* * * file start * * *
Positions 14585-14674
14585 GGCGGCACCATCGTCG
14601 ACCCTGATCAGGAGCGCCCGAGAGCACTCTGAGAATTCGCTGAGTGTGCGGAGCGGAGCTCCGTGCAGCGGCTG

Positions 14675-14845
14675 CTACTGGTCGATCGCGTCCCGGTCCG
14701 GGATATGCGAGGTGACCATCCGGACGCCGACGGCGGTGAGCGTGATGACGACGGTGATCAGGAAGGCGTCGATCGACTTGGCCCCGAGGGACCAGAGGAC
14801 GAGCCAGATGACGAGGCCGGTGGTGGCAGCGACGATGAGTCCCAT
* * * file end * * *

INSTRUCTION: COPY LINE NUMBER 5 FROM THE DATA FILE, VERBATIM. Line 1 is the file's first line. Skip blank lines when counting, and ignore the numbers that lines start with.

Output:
14675 CTACTGGTCGATCGCGTCCCGGTCCG